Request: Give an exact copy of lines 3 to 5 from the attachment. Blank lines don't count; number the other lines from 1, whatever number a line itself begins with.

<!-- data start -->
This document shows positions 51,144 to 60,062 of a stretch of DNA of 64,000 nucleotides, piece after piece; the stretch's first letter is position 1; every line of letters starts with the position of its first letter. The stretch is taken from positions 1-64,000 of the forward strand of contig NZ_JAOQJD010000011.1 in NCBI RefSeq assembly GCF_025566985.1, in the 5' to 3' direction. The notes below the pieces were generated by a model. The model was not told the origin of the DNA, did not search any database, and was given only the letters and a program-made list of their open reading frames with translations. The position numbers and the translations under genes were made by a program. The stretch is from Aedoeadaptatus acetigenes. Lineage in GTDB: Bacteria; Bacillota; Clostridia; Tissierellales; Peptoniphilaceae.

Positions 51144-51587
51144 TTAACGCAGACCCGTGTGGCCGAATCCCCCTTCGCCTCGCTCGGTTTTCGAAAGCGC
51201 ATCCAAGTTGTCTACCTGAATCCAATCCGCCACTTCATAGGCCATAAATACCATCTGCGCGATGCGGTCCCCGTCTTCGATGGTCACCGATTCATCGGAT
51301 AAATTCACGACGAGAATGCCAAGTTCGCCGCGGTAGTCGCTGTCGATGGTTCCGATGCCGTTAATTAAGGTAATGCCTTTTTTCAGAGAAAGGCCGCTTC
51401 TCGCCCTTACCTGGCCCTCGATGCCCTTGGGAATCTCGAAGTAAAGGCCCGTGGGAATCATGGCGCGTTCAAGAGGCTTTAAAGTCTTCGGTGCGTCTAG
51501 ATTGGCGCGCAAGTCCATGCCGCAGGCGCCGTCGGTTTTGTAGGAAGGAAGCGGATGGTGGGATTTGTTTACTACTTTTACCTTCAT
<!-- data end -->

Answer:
51144 TTAACGCAGACCCGTGTGGCCGAATCCCCCTTCGCCTCGCTCGGTTTTCGAAAGCGC
51201 ATCCAAGTTGTCTACCTGAATCCAATCCGCCACTTCATAGGCCATAAATACCATCTGCGCGATGCGGTCCCCGTCTTCGATGGTCACCGATTCATCGGAT
51301 AAATTCACGACGAGAATGCCAAGTTCGCCGCGGTAGTCGCTGTCGATGGTTCCGATGCCGTTAATTAAGGTAATGCCTTTTTTCAGAGAAAGGCCGCTTC